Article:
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lens is determined by the lens characteristics desired and the lens fluid used. The greater the spacing of the lens plates, the lower the transmission efficiency of the lens. For example, with a lens plate spacing of only about two inches at the center of a lens having a convex upper plate

^ S and a flat lower plate, there are important transmission losses through the lens. Transmission efficiency through the fluid lens is also dependent upon the particular lens fluid chosen. For example, when distilling salt water, salt water may be chosen as the lens fluid and circulated through the lens to preheat the water. However, there are also important transmission losses through the salt water. Additionally, when salt water is used as the lens fluid, deposits of salt and minerals will accumulate within the lens requiring cleaning thereof.
In accordance with the present invention, these drawbacks are substantially overcome and improved solar energy distillation apparatus are provided.
It is an object of the present invention to provide solar energy distillation apparatus of improved efficiency in which a substantial part of the heat of condensation of the condensed, distilled liquid is recovered.
It is another object of the present invention to provide solar energy distillation apparatus of improved efficiency in which a substantial part of the heat of condensation of the condensed, distilled liquid is recovered and an increased amount of solar energy collected.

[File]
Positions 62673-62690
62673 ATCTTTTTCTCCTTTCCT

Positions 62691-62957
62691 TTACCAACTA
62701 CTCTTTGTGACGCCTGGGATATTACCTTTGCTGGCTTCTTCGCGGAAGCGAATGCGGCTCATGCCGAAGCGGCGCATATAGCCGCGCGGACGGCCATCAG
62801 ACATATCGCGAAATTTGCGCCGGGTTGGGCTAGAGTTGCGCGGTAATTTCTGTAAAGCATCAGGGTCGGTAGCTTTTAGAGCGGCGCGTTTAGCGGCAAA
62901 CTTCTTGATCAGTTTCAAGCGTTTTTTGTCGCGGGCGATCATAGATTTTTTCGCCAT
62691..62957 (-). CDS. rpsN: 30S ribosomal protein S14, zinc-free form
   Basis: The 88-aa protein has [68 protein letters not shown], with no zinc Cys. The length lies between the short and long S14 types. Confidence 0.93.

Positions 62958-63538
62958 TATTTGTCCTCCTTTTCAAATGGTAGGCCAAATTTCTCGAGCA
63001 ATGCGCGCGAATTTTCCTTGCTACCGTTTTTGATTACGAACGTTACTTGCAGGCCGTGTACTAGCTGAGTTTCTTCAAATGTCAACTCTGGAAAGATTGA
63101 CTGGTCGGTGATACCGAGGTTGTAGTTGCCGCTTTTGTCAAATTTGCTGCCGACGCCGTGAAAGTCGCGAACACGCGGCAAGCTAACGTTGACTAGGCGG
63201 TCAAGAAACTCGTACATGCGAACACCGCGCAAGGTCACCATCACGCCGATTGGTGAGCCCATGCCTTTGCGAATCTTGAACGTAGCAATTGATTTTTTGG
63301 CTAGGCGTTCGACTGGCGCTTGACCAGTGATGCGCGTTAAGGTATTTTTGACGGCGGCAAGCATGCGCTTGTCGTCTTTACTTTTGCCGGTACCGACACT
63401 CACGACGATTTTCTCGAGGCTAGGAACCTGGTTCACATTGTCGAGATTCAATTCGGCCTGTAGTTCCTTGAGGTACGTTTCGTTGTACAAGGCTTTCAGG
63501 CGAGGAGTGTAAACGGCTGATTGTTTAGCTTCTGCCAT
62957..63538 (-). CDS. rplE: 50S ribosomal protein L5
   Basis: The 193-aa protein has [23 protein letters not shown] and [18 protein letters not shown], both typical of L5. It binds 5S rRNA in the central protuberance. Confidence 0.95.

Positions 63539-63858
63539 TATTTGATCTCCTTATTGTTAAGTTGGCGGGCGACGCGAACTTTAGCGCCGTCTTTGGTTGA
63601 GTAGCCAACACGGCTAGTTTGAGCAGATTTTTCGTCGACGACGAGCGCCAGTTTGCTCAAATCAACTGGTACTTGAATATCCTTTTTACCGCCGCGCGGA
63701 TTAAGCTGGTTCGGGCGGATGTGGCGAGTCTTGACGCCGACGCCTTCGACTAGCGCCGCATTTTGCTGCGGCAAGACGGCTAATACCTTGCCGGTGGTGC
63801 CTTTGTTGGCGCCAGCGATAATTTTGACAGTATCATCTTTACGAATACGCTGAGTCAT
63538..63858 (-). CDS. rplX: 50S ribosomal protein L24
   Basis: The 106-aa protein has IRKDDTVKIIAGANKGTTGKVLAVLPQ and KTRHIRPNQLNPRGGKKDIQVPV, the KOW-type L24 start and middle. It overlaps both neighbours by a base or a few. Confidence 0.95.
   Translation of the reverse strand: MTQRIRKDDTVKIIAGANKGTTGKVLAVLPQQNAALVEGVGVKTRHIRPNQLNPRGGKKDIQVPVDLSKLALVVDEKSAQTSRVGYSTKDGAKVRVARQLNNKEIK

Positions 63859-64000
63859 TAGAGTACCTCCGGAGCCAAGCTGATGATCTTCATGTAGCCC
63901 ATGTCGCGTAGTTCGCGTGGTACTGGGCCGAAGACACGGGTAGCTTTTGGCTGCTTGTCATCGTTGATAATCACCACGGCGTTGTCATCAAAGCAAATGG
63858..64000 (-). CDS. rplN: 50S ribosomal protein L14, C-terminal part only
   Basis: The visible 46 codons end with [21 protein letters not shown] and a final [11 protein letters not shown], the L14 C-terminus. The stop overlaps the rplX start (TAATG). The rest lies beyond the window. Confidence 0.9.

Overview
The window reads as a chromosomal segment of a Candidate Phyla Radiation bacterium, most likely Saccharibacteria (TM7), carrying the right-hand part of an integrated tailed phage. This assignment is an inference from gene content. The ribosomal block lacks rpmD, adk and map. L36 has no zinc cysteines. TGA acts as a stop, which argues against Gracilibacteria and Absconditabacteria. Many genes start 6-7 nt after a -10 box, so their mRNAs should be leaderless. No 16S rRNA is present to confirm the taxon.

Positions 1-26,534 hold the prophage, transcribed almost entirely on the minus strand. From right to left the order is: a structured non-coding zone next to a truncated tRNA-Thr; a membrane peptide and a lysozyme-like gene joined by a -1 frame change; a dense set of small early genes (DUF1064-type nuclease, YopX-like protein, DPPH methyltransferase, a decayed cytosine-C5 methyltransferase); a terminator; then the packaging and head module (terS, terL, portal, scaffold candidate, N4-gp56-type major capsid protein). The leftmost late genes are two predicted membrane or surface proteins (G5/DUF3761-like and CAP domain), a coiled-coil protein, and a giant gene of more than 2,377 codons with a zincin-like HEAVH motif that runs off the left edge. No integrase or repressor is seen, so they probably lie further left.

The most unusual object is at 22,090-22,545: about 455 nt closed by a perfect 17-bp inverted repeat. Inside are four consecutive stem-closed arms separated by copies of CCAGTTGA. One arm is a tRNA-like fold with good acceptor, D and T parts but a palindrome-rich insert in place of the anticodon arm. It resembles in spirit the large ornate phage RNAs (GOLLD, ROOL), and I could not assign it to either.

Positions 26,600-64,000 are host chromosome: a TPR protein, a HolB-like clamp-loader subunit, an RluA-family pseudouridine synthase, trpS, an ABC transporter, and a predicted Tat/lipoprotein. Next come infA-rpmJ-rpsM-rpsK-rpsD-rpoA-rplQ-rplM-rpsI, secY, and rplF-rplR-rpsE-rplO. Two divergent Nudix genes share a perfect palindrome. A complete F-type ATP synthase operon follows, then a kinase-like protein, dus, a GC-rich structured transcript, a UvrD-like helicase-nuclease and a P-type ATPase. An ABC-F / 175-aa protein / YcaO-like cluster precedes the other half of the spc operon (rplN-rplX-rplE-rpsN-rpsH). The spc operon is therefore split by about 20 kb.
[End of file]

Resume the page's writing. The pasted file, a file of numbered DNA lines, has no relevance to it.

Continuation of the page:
These and other objects of the present invention are accomplished by providing solar distillation apparatus in which the solar energy is concentrated in the liquid to be distilled and conduit means including a heat exchange fluid therein are provided to condense the evaporated liquid vapor

OMPI on a surface thereof, the conduit means being disposed intermediate the liquid to be distilled and means for con trating the solar energy in the^Jiquid.
In accordance with the invention, the apparatus comprises lens means disposed above the liquid to be dist for concentrating the solar energy therein; conduit means passing a fluid therethrough disposed intermediate the le means and the liquid to be distilled and comprising an inclined, lower wall having a smooth outer surface and ha a lower end; a fluid in said conduit means in a heat exch ing relationship with said lower wall; and container mean disposed below said lower end for receiving condensed liq The concentrated solar energy causes the liquid to evapor with the vapor impinging and being condensed upon the out surface of the lower wall* the condensed liquid flowing a the outer surface of the lower wall to the lower end ther and falling therefrom into the container means, a substan part of the heat of condensation of the condensing vapor being absorbed by the fluid in the conduit means.